Thursday, May 08, 2008

Introducing the Conversation Value™ Model and Preview of WOMM-U Sessions

As mentioned in an earlier post I'm speaking at WOMM-U today and tomorrow about WOM measurement and how to scale WOM programs. On the WOMM-U website WOMMA bills my session as "Your CMO says: 'If I gave you X dollars more for WOM, what would I get?'"*

The purpose of this post is to give a preview of how I plan to address this topic and it coincides with some exciting news with ChatThreads regarding the announcement of a new WOM ROI metric. We call it "Conversation Value™" and it's a measure of the revenue impact of consumer conversations.

I've been working on this model with Dr. Barak Libai, who has been a visiting professor of marketing at MIT and a professor at Tel Aviv's Faculty of Mangement (and also a fellow member of WOMMA's Academic Advisory Board).

The Conversation Value™ Model incorporates consumers' WOM behavior into a life-time value (LTV) model, which allows companies to quantify the bottom-line value of each conversation about a brand.

The two categories of inputs are LTV-related and WOM-related. (We feel that if you calculate the value of a customer just based on a LTV model that you actually underestimate the value a customer brings to the firm because it doesn't take into account their WOM.)

For LTV inputs we calculate the average value a customer brings to the firm through their own purchase behavior, adjusted based on a discount rate that takes into account the time value of money (money now is worth more than money later).

The WOM inputs are collected via ChatThreads' analytics platform. The inputs include generational relay rates (the number of people told from Generation 0 to Generation 1, Generation 1 to Generation 2, etc.), which is a measure of reach, as well as generational purchase rates (the percentage of people who report purchasing the product or service at each generation).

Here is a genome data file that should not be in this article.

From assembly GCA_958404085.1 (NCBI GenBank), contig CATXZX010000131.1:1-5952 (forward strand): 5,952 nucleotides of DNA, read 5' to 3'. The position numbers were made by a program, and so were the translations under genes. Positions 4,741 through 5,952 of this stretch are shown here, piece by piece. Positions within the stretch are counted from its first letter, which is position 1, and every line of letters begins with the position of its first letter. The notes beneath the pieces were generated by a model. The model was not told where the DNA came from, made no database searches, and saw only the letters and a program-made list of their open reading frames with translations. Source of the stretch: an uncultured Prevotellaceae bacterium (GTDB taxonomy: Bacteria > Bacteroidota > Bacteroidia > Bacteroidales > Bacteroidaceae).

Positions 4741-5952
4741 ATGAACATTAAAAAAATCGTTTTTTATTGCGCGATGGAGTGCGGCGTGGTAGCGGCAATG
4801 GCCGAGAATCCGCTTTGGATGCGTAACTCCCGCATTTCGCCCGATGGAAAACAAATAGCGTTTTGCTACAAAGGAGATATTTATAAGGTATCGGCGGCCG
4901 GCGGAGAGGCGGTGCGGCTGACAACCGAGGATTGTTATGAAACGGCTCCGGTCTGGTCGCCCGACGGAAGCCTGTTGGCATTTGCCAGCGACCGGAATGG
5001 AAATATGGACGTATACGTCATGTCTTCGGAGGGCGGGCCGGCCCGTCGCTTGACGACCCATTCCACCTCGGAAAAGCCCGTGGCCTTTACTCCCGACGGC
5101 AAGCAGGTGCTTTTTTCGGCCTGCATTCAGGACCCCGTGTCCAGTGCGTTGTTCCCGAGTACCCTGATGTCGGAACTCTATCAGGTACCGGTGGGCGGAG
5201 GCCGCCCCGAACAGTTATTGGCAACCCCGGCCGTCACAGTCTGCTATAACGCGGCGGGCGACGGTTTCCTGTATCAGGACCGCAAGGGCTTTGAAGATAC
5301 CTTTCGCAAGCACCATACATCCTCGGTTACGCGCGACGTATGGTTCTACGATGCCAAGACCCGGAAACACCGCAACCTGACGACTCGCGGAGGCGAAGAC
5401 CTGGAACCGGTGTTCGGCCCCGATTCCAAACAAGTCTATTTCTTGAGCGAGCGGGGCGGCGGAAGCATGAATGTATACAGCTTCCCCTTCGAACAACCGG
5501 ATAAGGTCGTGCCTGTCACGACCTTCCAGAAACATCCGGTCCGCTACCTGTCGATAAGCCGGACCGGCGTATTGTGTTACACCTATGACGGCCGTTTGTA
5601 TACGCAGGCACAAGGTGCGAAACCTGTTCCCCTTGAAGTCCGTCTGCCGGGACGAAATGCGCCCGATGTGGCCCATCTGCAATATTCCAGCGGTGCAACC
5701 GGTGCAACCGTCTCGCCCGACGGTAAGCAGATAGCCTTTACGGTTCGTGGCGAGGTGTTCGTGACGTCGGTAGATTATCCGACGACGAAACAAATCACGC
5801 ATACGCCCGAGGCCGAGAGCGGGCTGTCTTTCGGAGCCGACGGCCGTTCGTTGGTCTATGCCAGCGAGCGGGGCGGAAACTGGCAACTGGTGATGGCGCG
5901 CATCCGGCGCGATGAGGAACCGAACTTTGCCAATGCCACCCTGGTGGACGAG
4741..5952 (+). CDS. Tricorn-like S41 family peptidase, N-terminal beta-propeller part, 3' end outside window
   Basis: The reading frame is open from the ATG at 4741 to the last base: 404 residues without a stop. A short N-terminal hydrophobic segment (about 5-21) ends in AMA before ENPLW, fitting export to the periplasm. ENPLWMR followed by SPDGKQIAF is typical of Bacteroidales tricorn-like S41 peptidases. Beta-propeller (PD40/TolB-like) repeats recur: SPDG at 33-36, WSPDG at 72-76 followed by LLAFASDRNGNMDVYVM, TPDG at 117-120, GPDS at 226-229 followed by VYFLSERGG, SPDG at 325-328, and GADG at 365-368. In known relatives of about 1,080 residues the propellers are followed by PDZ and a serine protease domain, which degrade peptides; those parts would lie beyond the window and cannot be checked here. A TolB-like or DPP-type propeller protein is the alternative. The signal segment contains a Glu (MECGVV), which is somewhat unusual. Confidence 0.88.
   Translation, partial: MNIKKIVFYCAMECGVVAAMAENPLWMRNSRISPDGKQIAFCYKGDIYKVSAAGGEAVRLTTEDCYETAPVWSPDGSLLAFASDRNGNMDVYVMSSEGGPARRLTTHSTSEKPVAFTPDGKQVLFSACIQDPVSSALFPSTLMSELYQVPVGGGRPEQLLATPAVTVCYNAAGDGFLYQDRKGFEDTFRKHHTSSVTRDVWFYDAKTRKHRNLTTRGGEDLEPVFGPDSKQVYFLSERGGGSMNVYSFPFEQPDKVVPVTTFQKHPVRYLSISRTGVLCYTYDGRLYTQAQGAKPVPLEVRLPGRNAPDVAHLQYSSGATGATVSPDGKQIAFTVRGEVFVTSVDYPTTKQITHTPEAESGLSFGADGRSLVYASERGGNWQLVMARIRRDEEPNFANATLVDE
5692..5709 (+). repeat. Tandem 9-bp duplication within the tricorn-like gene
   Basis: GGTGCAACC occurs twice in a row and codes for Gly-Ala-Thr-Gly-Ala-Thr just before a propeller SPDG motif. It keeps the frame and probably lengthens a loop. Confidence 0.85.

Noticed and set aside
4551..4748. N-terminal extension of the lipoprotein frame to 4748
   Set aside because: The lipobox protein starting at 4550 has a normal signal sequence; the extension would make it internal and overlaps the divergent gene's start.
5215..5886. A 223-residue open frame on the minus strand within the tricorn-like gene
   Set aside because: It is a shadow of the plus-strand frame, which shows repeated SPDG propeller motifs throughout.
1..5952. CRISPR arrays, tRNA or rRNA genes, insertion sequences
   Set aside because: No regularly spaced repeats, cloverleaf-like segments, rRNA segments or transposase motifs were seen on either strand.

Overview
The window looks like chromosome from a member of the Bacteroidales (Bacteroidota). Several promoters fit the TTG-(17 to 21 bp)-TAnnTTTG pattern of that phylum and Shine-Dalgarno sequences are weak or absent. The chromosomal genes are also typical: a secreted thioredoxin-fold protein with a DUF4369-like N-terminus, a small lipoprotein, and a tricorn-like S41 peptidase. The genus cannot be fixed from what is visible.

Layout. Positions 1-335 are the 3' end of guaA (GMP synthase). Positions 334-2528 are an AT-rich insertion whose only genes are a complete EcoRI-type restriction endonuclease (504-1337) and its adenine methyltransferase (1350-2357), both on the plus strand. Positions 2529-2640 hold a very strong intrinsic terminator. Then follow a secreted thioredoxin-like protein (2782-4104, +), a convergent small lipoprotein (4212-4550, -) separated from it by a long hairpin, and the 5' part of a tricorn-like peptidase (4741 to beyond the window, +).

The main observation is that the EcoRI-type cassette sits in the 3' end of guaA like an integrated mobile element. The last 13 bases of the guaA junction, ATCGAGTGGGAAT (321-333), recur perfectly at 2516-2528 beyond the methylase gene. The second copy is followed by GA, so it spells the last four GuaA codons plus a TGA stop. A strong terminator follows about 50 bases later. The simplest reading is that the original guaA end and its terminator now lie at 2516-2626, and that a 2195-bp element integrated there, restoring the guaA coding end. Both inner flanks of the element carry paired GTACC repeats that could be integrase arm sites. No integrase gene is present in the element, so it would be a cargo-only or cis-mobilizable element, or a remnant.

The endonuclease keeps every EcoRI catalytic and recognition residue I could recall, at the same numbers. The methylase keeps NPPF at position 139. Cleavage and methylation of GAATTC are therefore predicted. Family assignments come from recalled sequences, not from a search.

The value of each conversation, or "conversation value", is calculated by combining the life time value and WOM referral value and dividing this by the number of conversations with unique people. The "net present conversation value" is computed by subtracting the costs for the marketing initiative from the conversation value figure.

You end up with a dollar amount, like $1.20, for example, and this number means that each time a person had a conversation with a new person as part of a marketing initiative (whether it's an advocacy or influencer WOM program, or a more traditional event marketing or sampling program) the company made $1.20. The value could be a negative number as well which means the initiative failed to generate a positive ROI. Companies can track this number over time and work to optimize their initiatives in order to increase their conversation value.

Interestingly, conversation values can range dramatically by cateogry and by each of the inputs to the model, such as the profitability of each unit sold and generational relay and purchase rates.

Something else that's really cool is how you can run simulations to understand what happens if, for example, each program participant reached just one more person at each generation, or purchased X% more. Or what happens if you decided to scale the program larger (for example, by engaging additional program participants). Additionally, you can use the model to look at cost per conversion so that you can compare an initiative designed to generate WOM to other media channels. This will give media planners, buyers, and marketers a clearer sense of how to allocate their resources.

We are developing Conversation Value™ Models for ChatThreads' clients and will be releasing some research reports and white papers in the near future. For the time being you can come to my interactive sessions in Miami. Hope to see you here!

* BTW, the hypothetical CMO's statement above may make it seem like you can just buy WOM or have a successful WOM program by just throwing around some additional money. I don't think this is what the conference organizers intended when they wrote their short blurb, but I'll certainly dispel this notion when I discuss it today. What they were getting at, I think, is understanding the impact of resource allocation and how to go about it in thoughtful and strategic ways (or, this is how CMOs probably should be talking about it anyway!).